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The AIB finalists hit the streets to find out why the Irish dislike umbrellas so much

Week two of the AIB Start Up Academy was all about design thinking and Johnny Ryan’s hands-on approach took the finalists out of the classroom and out of their comfort zone

 

“Prepare for an emotional rollercoaster” was the message facilitator Dr Johnny Ryan gave to the eleven finalists of the AIB Irish Times Start Up Academy on Monday morning. It’s week two of their accelerator programme and Ryan is back with the “Design Thinking” module – challenging them to design the perfect umbrella.

The Academy, which kicked off last week, is a joint venture between AIB and The Irish Times to help start-up companies develop as the finalists follow an eight-week programme where they have a unique opportunity to network and learn from entrepreneurs, industry experts and each other in an intensive mentoring and training programme.

THE PROBLEM

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If last week was sweetness and light as the finalists embarked on the programme, the dynamics certainly changed today as the finalists started to get to know each other as they worked in teams. Ryan said that working together like this was also a purpose of this exercise as it was would help them to bond.

They were split into teams of five and six and sent out into the streets of Dublin to do some real market research before designing their product. Ryan had a “vibe-o-meter” to track the highs and lows of the day as they went through the processes of Empathy, Define, Ideals, Prototype and Feedback.

The teams were specifically asked not to use the word ‘umbrella’ when talking to people as the umbrella was the solution and the purpose was to identify the problem. “Did you get wet this morning?” was what the teams asked the public to gain insights into why, despite Ireland’s high and frequent rainfall, many people don’t actually use, or indeed, even like using umbrella.

One of the key purposes of this exercise was to communicate with the consumer directly and listen to their feedback, something essential for these business owners and the process of design enables the focus on the customer, not assumptions or internal politics.

The teams wrote notes on all their learnings and came back to Irish Times HQ to come up with a solution and design. Personalities began to emerge as all of the business owners discussed their findings and what the solution was before presenting it to their fellow team.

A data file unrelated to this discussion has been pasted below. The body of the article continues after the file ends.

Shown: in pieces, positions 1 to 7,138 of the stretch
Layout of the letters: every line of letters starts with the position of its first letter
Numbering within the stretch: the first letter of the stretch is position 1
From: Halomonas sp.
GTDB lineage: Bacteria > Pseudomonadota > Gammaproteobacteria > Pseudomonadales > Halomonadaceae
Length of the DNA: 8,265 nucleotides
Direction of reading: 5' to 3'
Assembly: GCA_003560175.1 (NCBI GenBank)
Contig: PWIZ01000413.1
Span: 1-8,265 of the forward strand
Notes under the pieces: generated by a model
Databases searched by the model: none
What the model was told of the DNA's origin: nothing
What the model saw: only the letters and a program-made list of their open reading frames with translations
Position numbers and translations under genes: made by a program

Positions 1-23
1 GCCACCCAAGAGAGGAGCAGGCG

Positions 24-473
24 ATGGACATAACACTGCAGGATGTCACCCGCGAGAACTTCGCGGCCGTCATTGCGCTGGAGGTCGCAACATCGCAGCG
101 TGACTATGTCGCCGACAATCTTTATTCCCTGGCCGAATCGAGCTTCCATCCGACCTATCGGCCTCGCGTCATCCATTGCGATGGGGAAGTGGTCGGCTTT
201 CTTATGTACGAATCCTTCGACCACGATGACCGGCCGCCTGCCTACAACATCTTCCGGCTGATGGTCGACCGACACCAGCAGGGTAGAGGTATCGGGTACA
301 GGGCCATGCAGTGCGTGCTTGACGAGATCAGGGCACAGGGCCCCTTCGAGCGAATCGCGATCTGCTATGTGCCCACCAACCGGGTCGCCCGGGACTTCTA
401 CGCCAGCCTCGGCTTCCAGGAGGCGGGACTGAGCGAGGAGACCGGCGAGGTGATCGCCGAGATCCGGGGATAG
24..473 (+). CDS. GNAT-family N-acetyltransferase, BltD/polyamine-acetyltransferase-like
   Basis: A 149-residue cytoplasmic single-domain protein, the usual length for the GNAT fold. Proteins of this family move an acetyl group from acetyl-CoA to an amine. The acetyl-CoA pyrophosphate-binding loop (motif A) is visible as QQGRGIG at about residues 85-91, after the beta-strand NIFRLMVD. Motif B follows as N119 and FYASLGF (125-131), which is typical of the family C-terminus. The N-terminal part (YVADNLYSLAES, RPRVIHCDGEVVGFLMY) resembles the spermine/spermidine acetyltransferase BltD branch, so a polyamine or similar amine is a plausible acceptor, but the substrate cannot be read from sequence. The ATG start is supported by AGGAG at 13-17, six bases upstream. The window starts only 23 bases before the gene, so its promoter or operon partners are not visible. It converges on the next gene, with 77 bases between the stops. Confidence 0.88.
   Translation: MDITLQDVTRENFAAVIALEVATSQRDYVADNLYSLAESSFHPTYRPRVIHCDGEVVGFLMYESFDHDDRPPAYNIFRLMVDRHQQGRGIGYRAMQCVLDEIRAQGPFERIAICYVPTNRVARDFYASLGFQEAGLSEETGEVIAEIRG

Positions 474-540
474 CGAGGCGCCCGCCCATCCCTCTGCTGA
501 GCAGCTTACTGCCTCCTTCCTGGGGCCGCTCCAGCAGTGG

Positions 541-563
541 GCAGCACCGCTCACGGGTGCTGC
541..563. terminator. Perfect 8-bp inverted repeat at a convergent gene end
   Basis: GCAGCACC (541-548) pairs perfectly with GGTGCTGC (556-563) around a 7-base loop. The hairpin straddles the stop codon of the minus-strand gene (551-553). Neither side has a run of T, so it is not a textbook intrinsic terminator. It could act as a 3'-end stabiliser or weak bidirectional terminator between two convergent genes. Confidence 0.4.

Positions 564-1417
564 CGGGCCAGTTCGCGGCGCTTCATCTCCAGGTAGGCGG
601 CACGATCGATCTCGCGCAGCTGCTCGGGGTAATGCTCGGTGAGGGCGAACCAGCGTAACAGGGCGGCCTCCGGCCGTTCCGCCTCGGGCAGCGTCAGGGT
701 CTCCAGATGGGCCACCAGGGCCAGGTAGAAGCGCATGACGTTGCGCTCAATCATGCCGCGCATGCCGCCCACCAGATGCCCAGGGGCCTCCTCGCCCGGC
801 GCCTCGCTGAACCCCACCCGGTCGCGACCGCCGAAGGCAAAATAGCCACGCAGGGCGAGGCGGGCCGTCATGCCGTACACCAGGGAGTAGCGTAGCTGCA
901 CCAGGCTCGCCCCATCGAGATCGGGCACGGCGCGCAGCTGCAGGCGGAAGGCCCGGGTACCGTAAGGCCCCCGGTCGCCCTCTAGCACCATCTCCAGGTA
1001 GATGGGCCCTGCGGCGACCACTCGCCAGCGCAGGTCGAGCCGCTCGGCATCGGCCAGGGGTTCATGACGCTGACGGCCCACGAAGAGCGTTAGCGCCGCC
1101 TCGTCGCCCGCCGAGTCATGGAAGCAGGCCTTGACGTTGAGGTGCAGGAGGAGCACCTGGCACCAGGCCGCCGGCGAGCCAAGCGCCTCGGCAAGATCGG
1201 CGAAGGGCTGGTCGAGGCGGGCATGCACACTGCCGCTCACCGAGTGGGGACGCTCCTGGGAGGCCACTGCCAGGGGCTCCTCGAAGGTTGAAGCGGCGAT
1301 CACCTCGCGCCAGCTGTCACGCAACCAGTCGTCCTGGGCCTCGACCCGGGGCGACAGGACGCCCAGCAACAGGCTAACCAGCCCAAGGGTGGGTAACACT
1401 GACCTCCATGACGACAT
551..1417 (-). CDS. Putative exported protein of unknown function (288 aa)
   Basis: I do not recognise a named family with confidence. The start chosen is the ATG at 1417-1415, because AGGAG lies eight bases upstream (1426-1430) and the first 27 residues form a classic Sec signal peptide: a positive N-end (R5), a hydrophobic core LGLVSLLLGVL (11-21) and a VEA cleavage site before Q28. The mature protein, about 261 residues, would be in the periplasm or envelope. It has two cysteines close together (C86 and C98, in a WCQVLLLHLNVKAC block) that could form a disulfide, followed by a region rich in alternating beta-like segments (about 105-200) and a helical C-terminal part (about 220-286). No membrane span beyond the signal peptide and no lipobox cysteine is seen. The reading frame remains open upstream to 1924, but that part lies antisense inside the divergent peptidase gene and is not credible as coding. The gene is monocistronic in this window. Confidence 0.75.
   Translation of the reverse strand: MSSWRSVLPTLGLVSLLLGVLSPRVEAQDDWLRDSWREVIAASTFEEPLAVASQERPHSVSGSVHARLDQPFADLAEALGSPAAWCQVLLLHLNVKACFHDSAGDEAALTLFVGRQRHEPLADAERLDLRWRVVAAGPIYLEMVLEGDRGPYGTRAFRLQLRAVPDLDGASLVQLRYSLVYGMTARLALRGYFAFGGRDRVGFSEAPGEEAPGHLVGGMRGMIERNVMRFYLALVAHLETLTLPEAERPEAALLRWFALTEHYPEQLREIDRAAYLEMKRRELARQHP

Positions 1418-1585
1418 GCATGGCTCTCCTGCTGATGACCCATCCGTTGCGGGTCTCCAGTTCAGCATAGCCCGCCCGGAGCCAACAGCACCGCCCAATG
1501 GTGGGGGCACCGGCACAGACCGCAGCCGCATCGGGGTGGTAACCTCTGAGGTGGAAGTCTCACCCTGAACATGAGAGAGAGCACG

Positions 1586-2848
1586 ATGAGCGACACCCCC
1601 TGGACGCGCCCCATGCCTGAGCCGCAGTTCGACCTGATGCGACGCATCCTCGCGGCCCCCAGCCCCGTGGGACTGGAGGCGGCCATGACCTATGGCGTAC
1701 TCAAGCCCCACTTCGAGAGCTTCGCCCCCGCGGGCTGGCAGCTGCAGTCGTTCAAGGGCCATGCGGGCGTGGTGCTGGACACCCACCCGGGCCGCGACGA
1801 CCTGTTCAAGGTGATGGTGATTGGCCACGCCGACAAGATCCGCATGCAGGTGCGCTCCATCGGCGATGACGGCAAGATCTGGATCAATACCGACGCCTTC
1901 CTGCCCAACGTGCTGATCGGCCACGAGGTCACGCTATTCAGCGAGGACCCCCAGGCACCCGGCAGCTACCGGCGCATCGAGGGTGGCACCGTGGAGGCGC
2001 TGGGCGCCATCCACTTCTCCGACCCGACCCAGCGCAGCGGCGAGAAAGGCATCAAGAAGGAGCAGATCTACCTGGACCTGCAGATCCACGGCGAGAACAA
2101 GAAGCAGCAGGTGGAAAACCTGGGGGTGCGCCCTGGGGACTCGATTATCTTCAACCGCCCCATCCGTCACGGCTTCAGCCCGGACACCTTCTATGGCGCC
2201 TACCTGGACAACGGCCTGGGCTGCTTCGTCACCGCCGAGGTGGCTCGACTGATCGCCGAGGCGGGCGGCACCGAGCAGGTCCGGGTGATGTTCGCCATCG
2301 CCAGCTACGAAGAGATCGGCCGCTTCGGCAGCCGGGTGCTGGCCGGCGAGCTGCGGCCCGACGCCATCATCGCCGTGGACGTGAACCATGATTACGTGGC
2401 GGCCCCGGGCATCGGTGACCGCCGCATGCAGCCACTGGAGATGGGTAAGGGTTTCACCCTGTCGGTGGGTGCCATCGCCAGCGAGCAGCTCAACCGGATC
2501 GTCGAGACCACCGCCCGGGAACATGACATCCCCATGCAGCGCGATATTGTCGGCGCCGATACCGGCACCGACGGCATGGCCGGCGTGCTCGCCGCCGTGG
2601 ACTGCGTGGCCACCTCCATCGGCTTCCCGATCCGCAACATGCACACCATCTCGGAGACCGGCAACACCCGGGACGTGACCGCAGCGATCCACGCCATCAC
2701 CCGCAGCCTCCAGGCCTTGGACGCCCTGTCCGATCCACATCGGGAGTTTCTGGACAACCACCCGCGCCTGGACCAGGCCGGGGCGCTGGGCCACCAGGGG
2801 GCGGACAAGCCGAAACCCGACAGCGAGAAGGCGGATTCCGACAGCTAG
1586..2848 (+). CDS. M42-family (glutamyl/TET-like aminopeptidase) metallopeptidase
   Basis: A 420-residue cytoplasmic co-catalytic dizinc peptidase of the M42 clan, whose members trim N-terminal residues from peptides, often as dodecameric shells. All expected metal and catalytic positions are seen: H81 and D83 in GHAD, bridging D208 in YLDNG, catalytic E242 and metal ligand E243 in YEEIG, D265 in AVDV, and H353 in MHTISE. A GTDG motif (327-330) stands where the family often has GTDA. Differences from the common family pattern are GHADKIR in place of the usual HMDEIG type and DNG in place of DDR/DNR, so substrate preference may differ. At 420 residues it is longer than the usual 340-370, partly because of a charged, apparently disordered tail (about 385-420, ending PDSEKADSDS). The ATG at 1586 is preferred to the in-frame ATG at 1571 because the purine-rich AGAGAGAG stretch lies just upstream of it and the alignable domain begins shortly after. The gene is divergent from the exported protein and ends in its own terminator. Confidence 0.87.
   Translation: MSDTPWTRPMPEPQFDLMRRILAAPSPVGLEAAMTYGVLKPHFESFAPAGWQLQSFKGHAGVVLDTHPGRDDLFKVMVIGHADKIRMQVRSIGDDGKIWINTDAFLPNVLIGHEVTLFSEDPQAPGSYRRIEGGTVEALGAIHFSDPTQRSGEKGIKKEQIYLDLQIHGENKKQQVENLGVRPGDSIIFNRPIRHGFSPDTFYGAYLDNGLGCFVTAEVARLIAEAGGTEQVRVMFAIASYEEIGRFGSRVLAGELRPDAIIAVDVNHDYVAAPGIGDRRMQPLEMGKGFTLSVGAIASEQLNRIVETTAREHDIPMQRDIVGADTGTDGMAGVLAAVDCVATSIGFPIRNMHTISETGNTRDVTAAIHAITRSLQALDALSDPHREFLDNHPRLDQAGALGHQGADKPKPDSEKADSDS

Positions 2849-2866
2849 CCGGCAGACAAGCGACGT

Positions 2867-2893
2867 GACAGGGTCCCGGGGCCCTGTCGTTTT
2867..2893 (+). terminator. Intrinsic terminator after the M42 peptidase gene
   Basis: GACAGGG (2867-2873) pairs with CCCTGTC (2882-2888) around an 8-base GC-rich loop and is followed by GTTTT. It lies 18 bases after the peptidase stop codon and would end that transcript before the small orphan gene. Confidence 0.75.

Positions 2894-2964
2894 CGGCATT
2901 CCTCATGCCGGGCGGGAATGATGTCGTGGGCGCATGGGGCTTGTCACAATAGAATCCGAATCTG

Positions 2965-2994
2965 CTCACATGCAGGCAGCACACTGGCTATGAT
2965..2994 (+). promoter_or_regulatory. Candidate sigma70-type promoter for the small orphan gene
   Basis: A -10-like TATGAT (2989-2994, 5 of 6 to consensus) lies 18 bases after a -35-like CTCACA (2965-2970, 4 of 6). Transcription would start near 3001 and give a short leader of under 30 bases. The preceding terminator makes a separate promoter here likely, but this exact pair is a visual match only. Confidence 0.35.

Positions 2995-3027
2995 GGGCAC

THE SOLUTION

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The first team came up with a very fetching collar which extended into a hood if it rained and also became a poncho. The second team wanted to make the umbrella fun and came up with the idea of a “grab, go and return” umbrella as a branding opportunity for a company which you would collect at a vending-style machine and the return was incentivised with a voucher for something like a coffee or muffin.

Isolde Johnson from The Cool Bean Company said she really enjoyed the experience and definitely came away with food for thought. “Although we would have spoken to our consumers a lot at the beginning when our products were developing and evolving, I realised today that you constantly need to be talking to your customer. You might think you know what they’re thinking but you don’t. You can get so caught up in the day-to-day running of the business that you have to step back and look at the bigger picture and keep checking in with your customer.”

The eleven finalists for this year’s competition are The Cool Bean Company, Blackwater Distillery, DropChef, Brendan Joseph, Queezybags, Nasal Medical, Popertee, Leaves, Buska Boxes, Topper and Rebel Chilli.

The finalists are one step closer to the coveted AIB Start-up Academy which includes a €20,000 cash investment from AIB, €30,000 advertising spends with The Irish Times, Irish Times office space for one year, Maximum Media advertising spend to the value of €65,000, Maximum Media Mentorship to the value of €5,000, coaching from AIB, a one-day PR Masterclass with Wilson Hartnell valued at €10,000; Creative strategy and production of print / digital assets from Rothco to the value of €50,000 and Starcom and Radical’s search and social consultancy valued at €10,000.

Next week, Valerie Pierce will facilitate the finalists in the morning with “Critical Thinking for Peak Performance” and in the afternoon Fiona Ashe will be advising them on “Writing for Business Clarity”.